But like I said - this is what I do - for your family, the inspiration might be something different! So you're vegetarian - not vegan? I want to go vegetarian too, but my Russell is steeped in his German roots, and to ask him to give up meat (I did that once) is very upsetting to him. I have days we'll go with no meat at all, but then I always make sure there are a few days in there with some in it too, although I'm reaching a point that I don' enjoy those dishes anymore. Have you ever read the book "The Word of Wisdom" by John A. Widtsoe? A must read!

NoSurfGirl said...

Thanks for the encouragement. Glad to see I'm not the only mom who won't, figuratively speaking, cut the crusts of my chidrens' sandwiches.

Yup, vegetarian, not vegan-- we do eggs and some cheese and yogurt.

I understand about the difficulty of giving up meat... I still goof every once in a while :P

mamamormon said...

Argh - the joys and struggles of meal planning with tots around.

I realized a couple of months ago that EVERYONE at my table finally liked the meal I'd prepared. It was an astonishing, journal-entrying day!!

I am not a kind mom when it comes to food. Our rule, "You get what you get and you don't throw a fit." I am making X for dinner. You can eat X or nothing. I don't save the food, beg them to eat, do the "just take one bite" deal, offer any substitutes...yes - I'm just that mean.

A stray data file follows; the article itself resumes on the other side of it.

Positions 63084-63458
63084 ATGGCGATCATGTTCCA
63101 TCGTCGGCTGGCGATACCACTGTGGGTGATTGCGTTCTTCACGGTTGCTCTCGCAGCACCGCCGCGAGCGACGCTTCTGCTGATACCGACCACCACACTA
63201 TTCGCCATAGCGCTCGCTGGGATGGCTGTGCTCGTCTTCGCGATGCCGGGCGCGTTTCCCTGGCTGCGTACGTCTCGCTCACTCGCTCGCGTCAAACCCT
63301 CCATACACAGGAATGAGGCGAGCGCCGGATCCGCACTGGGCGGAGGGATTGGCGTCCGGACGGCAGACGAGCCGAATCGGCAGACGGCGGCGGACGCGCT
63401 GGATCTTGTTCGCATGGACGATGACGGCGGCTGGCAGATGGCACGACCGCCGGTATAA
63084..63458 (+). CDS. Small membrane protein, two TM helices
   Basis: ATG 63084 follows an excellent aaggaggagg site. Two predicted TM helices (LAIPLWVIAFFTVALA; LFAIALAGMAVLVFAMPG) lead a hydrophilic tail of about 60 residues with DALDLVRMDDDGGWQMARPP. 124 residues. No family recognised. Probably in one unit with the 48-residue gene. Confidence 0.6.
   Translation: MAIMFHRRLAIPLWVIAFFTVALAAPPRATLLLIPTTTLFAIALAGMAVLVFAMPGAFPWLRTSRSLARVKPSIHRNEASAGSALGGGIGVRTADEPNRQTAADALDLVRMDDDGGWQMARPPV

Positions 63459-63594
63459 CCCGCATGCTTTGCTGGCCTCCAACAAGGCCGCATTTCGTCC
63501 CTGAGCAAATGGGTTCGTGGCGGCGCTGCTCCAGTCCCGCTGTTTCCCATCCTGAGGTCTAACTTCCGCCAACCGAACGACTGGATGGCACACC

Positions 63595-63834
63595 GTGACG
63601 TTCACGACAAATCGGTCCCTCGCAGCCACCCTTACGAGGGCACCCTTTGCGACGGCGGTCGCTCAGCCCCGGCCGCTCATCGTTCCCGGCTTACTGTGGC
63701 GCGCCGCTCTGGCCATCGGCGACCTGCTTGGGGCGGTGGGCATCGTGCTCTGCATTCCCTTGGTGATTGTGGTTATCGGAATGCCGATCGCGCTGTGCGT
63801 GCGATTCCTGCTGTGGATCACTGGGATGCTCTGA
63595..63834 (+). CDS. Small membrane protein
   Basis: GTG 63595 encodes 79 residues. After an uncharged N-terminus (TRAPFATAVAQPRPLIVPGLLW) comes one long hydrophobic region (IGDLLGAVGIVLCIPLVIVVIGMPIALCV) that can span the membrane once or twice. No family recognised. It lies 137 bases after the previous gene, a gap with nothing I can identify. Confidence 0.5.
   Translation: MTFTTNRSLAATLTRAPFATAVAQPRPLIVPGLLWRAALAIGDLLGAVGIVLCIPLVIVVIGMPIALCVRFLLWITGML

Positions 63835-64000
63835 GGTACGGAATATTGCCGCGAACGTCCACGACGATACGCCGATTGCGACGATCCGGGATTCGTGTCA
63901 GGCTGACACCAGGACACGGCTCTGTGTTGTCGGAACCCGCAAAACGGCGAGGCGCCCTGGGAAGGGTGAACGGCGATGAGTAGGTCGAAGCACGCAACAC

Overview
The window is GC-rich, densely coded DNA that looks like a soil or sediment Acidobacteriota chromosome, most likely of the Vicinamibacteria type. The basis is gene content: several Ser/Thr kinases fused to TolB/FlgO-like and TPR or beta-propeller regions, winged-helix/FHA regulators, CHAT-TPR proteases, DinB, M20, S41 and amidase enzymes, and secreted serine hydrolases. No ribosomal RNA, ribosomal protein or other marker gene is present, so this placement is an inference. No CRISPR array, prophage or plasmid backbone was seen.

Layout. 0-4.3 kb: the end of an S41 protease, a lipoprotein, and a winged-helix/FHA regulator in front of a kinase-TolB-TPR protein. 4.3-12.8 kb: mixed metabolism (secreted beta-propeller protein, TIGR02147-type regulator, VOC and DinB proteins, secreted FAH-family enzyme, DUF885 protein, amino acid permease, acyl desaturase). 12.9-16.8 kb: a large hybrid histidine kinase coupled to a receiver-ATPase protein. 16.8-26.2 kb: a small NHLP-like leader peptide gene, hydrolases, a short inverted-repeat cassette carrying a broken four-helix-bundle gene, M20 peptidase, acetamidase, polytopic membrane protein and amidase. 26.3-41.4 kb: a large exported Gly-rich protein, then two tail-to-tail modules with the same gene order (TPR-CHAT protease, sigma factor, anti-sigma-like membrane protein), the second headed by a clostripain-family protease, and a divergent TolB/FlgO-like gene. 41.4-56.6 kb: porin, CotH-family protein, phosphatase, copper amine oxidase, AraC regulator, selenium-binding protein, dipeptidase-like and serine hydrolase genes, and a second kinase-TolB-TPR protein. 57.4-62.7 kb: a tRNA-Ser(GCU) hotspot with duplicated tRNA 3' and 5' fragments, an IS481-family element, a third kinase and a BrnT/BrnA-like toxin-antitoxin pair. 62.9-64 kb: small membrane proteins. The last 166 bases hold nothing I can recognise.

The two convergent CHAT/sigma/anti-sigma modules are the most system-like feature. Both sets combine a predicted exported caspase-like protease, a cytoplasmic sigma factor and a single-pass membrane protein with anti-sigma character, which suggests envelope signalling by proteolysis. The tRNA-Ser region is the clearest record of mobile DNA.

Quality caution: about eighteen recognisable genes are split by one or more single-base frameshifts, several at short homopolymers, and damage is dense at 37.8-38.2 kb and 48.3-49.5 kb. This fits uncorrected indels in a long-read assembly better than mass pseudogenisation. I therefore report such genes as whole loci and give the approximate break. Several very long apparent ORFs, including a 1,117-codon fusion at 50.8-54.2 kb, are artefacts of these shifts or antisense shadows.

To date, no one has starved to death.

The kids are allowed to pick out the parts they don't like as long as they don't dump it on the table or throw it at their sisters.

One thing that has helped tremendously is letting the kids help me make the meal. Mine are still very young (6, 5, and 2), so their involvement is usually stirring or getting things from the pantry. This sometimes - and I stress the sometimes - excites them about trying the dinner.

The worst is when it's Mr. Mormon not loving dinner. ARGH! But that's neither here nor there, I suppose....

GOOD LUCK!!!!

NoSurfGirl said...

"To date, no one has starved to death."


LOL! That's comforting, thanks.

That helping-make-dinner thing is a good idea... we'll have to try it and report back.

Maren said...

Eating in our home has been a nightmare. My 3 year old son is allergic to most everything (wheat, dairy, soy, bananas, nuts, eggs, orange, strawberry, rice, potato, corn, and this list goes on). It's really a crazy problem to have. He's been hospitalized twice and has really been touch and go at times.

As a result of all of this, he has developed a fairly drastic eating disorder. We eventually were able to get help through the Kennedy Krieger Institute in Baltimore. He went through an intensive 2 month eating program there. They were tough and firm with him. It was almost unbearable to watch at times. Especially when they trained us to do the protocol. It is really hard to do as a parent. But, Reilly's life really depends on us getting help with this problem.